OPRF ‘Empty Bowls’ fundraiser helps fill charities’ needs
Tony Canepa looks for some of the bowls he made. Students at Oak Park-River Forest High School made about 1,000 bowls in pottery class for the ninth Empty Bowls fundraiser at the school.| Jon Langham~for Sun-Times Media
Updated: April 1, 2013 6:35AM
OAK PARK — Connie Walksler picks up a hand-thrown bowl and holds it up to the gray and green one in her hand to see whether they would be a good match.
She didn’t need them to be exactly the same, but Walksler wants to assemble a collection of four.
“One will probably break in a week, and so I’ll have three more,” the 1983 OPRF grad said.
Walksler was one of hundreds of people who trudged through the snow Friday evening to attend the ninth annual Empty Bowls fundraiser to fight hunger, hosted at Oak Park River Forest High School. Those attending could select a bowl to keep and fill it for the first time with a variety of soups, including chicken taco, cream of asparagus or potato leek, provided by the school’s food service class and local eateries.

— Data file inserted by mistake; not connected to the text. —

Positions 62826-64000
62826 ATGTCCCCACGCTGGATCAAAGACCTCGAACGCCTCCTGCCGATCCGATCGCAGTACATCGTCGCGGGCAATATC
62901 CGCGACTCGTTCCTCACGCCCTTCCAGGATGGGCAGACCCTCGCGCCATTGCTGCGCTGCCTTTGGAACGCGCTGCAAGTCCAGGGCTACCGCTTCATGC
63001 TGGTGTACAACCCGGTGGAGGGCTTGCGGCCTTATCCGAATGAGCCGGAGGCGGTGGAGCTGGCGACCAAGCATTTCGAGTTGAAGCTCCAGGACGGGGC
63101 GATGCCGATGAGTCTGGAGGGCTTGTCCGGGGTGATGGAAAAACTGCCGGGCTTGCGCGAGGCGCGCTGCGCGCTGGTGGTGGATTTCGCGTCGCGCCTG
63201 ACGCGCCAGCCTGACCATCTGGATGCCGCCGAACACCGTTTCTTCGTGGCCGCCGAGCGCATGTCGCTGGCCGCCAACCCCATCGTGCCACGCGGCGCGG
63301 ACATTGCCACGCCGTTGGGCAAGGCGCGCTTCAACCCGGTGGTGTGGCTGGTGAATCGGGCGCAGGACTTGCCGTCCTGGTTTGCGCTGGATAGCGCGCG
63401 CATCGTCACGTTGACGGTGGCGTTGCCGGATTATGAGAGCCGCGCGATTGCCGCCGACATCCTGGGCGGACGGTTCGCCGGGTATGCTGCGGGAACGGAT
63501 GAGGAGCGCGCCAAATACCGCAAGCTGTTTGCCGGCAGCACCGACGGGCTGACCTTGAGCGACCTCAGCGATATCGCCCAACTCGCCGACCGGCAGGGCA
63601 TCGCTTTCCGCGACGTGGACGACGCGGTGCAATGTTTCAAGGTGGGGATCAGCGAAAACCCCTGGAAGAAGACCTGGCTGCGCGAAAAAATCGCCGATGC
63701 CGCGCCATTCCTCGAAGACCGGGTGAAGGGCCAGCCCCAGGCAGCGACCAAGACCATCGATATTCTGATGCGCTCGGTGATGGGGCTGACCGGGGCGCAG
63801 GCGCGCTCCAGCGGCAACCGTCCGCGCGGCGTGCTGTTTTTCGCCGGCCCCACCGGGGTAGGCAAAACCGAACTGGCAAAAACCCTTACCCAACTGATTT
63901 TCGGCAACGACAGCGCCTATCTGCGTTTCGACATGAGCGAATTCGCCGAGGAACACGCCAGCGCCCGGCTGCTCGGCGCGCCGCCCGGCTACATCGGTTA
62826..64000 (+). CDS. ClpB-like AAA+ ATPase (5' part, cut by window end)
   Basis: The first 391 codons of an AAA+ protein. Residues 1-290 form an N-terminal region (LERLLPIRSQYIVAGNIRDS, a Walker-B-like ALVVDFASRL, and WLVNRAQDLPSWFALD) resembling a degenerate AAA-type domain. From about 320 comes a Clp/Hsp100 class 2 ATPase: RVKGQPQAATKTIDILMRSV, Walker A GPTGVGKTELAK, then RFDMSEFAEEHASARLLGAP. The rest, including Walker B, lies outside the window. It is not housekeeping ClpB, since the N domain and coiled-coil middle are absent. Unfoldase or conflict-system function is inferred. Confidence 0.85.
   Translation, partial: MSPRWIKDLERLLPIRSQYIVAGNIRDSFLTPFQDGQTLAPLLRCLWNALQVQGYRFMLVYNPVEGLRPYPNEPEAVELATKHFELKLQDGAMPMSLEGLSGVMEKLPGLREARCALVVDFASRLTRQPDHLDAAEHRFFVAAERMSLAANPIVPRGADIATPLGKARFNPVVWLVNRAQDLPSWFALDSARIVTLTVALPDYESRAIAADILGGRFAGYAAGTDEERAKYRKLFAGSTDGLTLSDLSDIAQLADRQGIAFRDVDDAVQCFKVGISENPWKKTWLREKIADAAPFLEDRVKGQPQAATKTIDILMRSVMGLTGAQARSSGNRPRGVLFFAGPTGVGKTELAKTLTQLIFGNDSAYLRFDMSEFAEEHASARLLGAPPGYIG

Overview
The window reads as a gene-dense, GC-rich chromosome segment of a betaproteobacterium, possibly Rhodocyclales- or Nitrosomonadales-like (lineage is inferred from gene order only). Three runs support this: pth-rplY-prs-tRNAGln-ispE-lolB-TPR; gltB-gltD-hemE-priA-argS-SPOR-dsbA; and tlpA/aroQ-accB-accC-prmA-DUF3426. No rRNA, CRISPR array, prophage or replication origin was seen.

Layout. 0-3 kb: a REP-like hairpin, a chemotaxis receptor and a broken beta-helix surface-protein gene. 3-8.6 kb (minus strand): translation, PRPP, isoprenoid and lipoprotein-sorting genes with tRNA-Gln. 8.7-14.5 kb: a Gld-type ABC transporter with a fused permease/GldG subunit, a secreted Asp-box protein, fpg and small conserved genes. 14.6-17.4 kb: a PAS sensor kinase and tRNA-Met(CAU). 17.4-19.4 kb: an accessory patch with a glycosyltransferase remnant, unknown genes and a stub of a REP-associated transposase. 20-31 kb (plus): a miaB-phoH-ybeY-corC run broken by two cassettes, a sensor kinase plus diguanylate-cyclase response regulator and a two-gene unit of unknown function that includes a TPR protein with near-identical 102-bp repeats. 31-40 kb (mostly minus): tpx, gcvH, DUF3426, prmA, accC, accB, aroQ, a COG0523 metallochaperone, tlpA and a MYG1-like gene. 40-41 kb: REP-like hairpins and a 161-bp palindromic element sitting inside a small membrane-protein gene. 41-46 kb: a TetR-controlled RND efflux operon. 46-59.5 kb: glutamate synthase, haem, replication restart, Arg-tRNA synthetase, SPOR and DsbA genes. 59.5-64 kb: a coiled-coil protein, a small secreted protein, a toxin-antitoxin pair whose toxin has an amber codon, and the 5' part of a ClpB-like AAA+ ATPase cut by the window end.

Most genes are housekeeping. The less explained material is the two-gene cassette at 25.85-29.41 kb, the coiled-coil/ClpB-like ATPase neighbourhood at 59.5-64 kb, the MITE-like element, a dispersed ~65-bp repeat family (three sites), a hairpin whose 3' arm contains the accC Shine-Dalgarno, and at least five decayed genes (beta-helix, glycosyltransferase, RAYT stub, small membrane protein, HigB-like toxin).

The popular event draws visitors from far and wide, including Westmont resident Michael Nooner, who counts on his friends living in Oak Park to call him so he can save the date.
“I enjoy the soup, and it’s for a good cause,” he said.
The roughly 1,000 ceramic bowls were handmade by about 50 student members of the OPRF Wheel-Throwing Club as well as church youth groups and Girl Scout troops. Some students made as many as 75 bowls at day-time and all-night bowl-a-thons.
OPRF ceramics teacher Pennie Ebsen brought the concept, which started in Michigan, to the village.
“It spread through the ceramics community, and I got hooked on it,” she said. “It’s nice to be part of a local thing that has a greater impact.”
The students purposely throw more vessels than are likely to be used during the event so no one who wants one is without a bowl. Any extra bowls are kept for the next year.
Some popular soups are consumed pretty quickly. However, any leftover soup is donated to PADS, Ebsen said.
In addition to bowls, students also made pots, teapots and other items available in a silent auction.
Proceeds from the event are split evenly between the Oak Park River Forest Food Pantry, PADS and Global Alliance for Africa. The 2012 event raised about $11,000.